Some evolutionary psychologists seem to think [pdf] we must be miserable because life in San Diego is so far from life on the savanna. I happen to think this “ecological mismatch” view fails to take fully seriously how one of our key, distinctive biological adaptations — our capacity to culturally transmit and absorb social practices, norms, and attitudes over generations — ensures that humans will be capable of finding a dizzying diversity of environments perfectly natural. But it is not clear to me that social systems that leave us with higher levels of happiness are therefore better fitted to human nature. It seems to me that they are simply better at inducing human nature to produce happiness. If Ruut is right, and happiness is a central part of an interconnected web of values, each strand of which we have reason to independently prize, then it seems we have more than enough reason to specially prize these social systems over others. But I don’t think we need to buy the idea that happiness is an indicator of a good fit between human nature and human environments. To be sure, a high average level of happiness indicates that the human environment is well-suited to milking happiness from human nature, but that’s not the same thing.

Also from this issue

Lead Essay

  • In this month’s lead essay, Darrin McMahon, Ben Weider Associate Professor of History at Florida State University and author of Happiness: A History, puts the contemporary obsession with happiness in historical and philosophical perspective. Tracing our current notion of happiness back to “a dramatic revolution in human expectations” in the seventeenth century, McMahon argues that we have come to see happiness as not only something that is possible in this life, but which ought to be the aim of life. Noting that the recent spate of worried meditations on happiness is a luxury of the already wealthy and secure, McMahon argues against the single-minded focus on happiness as both an individual and social goal. Casting a critical eye on the aspirations of the new “happiness research,” McMahon argues that there may be natural limits to happiness, agrees with John Stuart Mill that “The only chance is to treat, not happiness, but some end external to it, as the purpose of life,” and asks us to heed Aldous Huxley’s warning of a society in which everyone is happy “and yet the world is a nightmare.”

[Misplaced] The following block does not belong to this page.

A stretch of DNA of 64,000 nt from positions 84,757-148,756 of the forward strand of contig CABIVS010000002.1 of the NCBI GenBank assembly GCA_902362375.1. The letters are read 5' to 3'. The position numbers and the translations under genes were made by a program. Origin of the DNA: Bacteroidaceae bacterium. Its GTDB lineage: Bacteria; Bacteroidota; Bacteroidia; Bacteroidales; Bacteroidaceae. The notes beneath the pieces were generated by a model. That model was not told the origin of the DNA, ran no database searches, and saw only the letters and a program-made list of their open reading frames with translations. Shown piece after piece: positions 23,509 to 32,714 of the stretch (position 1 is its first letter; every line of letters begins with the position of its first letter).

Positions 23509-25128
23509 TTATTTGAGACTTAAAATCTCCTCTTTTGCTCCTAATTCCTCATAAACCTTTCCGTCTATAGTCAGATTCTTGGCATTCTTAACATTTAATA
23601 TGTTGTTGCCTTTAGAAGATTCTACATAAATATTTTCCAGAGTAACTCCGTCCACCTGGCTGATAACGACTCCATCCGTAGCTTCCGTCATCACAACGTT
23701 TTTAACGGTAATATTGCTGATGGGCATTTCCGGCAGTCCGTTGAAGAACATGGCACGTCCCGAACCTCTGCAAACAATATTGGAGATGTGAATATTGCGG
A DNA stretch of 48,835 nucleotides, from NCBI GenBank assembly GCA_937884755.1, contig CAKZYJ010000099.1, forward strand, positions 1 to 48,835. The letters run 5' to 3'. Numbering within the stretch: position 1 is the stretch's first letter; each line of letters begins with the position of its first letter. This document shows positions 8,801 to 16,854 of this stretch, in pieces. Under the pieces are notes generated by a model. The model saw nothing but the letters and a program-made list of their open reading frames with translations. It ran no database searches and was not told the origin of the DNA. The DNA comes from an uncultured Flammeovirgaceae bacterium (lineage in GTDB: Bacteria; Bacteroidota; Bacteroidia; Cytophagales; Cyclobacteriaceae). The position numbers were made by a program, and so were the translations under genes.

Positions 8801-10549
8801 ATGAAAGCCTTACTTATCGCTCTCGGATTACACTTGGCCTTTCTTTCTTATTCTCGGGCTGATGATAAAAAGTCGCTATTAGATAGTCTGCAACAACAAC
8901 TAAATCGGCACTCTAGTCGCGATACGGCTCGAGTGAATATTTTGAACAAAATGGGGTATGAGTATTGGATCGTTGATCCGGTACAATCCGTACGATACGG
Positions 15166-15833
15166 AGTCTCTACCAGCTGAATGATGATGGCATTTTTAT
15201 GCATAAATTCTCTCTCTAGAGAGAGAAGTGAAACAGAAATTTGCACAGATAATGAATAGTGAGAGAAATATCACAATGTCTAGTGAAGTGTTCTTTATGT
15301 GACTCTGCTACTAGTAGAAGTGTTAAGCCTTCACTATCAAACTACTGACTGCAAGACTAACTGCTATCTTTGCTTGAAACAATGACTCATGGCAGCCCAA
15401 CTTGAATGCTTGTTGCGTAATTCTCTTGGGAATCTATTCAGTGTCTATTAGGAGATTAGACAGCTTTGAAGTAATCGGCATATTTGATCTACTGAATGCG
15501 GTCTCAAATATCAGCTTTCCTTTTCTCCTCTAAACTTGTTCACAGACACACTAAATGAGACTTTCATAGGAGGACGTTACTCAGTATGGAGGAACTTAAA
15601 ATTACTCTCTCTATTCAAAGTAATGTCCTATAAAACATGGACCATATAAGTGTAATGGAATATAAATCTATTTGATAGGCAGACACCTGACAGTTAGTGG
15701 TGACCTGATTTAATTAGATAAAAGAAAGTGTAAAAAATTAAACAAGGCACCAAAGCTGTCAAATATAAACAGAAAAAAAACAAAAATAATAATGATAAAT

Response Essays

  • Swarthmore College psychologist Barry Schwartz, author of The Paradox of Choice: Why More Is Less, argues that Darrin McMahon’s cautionary tale is based on the confusion of happiness with pleasure. For Schwartz happiness “rightly understood” is “authentic happiness” centered on the development of virtue and excellence. We should not be afraid to apply such a conception of happiness to policy, for “figuring out what does and does not bring happiness, or utility, might vastly improve the ability of national policies to increase welfare.” Schwartz suggests we will find that not only does happiness not rise in lockstep with wealth, but that happiness in fact begins to decrease at a certain level of affluence. Free-market capitalism, Schwartz argues, tends to turns us into “infantilized pleasure-seekers” not oriented toward authentic happiness. “No one is going to get rich in a society full of seekers of human excellence,” Schwartz says.

  • Ruut Veenhoven, editor of the Journal of Happiness Studies and director of the World Database of Happiness, argues that happiness levels are not stagnant, as McMahon maintained in his lead essay. Citing the most recent data, Veenhoven observes that levels of average happiness have increased over the past 30 years in the United States and the European Union, while the increase in the expected number of “Happy Life Years” is even more dramatic. “This increase in overall quality of life is unprecedented in human history,” Veenhoven writes. McMahon’s concerns about an overemphasis on happiness are misguided, Veenhoven argues. Far from making us complacent, happiness improves health, creativity, and citizenship. Though Denmark is the happiest country on record, Veenhoven notes that “this does not seem to have damaged the Danes.”

  • In his reply to McMahon, Cato Unbound managing editor Will Wilkinson lays out three “enormous problems” for the “quest for a scientific politics of happiness.” First, happiness is just one value among many. Second, no one knows for sure what happiness is. Third, Wilkinson sets up a dilemma. On the one hand, if a scientific politics of happiness is understood as the active management of social welfare by political elites, then it pseudoscience. On the other hand, if it is understood as a science of social coordination, then the specific aim of happiness becomes secondary to the requirements of effective coordination. This “institutionalist” conception of a scientific politics of happiness can overcome the problems of pluralism and definition, Wilkinson argues, but at the price of losing focus on the preeminent value of happiness.